4 questions with Manuel Corpas

1. How did you get involved with the iSCB/SC and what was your role in it?

As an intern at Phil Bourne's group (summer 2003), the former ISCB President, I proposed the idea of developing a section of ISCB run by and for students. I was a hungry PhD student who wanted to contribute to the Society. At the time there was no mechanism for students to be engaged. After writing a proposal for a Student Council, a call was made in early 2004 to establish a committee of students to form it. It was formally launched at ISMB Glasgow in the summer of 2004. I became the chair and 20 other students and postdocs took many roles. I owe to these cohort of committed colleagues the success of my initial vision.

2. Was it difficult to find the right balance between student council and your research?

Very much. But it was worth it. Research skills evolve with time but the Student Council provides you with very valuable contacts and experience that in my case have had a tremendous positive impact in my career. Also meeting like-minded students from all over the world was a great source of motivation that put into perspective the many hurdles a PhD student must resolve.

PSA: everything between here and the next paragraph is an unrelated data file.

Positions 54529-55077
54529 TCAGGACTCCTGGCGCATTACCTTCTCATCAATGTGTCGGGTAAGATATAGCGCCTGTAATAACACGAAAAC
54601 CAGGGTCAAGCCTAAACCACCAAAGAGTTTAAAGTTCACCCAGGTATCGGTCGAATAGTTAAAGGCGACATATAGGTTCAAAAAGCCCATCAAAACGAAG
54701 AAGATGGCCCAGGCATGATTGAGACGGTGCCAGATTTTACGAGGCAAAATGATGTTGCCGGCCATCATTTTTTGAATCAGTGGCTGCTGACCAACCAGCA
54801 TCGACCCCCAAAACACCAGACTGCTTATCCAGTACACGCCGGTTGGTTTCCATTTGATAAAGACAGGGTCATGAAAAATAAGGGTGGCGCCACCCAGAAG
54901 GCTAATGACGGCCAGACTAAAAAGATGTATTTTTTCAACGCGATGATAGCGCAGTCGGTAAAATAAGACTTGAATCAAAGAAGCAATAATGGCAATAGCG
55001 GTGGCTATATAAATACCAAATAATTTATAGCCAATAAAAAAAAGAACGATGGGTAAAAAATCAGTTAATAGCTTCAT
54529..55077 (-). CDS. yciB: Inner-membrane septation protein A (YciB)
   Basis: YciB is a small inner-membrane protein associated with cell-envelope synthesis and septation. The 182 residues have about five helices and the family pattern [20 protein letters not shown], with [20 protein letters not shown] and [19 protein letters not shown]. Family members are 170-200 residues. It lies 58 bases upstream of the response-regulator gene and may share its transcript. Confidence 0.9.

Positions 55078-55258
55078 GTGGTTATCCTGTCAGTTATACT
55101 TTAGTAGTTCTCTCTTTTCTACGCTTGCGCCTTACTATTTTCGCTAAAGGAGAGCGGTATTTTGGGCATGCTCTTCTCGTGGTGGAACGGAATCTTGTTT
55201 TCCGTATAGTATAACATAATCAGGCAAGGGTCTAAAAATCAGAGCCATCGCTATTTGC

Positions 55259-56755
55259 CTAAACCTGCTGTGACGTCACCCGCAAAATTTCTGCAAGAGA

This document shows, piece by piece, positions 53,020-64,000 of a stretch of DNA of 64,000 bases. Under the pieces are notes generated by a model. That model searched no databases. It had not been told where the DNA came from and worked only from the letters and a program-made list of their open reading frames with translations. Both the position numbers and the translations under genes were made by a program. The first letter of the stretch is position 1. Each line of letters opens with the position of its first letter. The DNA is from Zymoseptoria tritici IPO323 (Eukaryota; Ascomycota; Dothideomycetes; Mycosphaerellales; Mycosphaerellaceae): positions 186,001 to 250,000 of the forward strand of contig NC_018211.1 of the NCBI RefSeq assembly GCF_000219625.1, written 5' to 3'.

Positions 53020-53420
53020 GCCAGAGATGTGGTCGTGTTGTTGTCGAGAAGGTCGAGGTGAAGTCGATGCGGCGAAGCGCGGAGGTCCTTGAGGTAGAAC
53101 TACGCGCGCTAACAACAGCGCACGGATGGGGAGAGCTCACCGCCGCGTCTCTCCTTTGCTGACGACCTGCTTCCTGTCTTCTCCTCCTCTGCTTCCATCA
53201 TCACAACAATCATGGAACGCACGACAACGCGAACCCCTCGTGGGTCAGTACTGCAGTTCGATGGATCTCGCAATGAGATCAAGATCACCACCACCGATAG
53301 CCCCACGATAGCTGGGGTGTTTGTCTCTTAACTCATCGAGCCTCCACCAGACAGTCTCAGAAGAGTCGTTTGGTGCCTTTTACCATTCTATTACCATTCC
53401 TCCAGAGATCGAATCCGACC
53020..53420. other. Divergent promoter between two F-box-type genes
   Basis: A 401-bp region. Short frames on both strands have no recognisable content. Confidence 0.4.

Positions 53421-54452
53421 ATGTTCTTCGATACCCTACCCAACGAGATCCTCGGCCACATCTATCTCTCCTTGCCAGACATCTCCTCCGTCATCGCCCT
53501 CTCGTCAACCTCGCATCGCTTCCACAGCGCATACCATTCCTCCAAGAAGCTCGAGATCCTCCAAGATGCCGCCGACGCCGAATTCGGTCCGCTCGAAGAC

3. Does it make sense for early-career researchers to be involved with the iSCB/SC? To organize and attend meetings such as the ESCS?

Of course this depends on your personal character. Some people like to be alone working on their stuff. Others like to get to know the people influencing the field and being known for contributing to it as well. Being a Student Council leader requires lots of time and dedication but to me it was one of my wisest investments for the future. You get to do things the academic environment would never allow such as organising meetings like the ESCS.

4. Do you have one tip for young researchers and students in Bioinformatics/Computational Biology?

I won't be original here. Be persistent, believe in your ideas and give it your all because you have a tremendous chance to change the world.

 

Manuel is currently the Chief Scientific Officer of Cambridge Precision Medicine. You can contact him on Twitter or LinkedIn. The interview was conducted and (lightly) edited by Nikos Papadopoulos. Tweet at him and let him know what you think about this!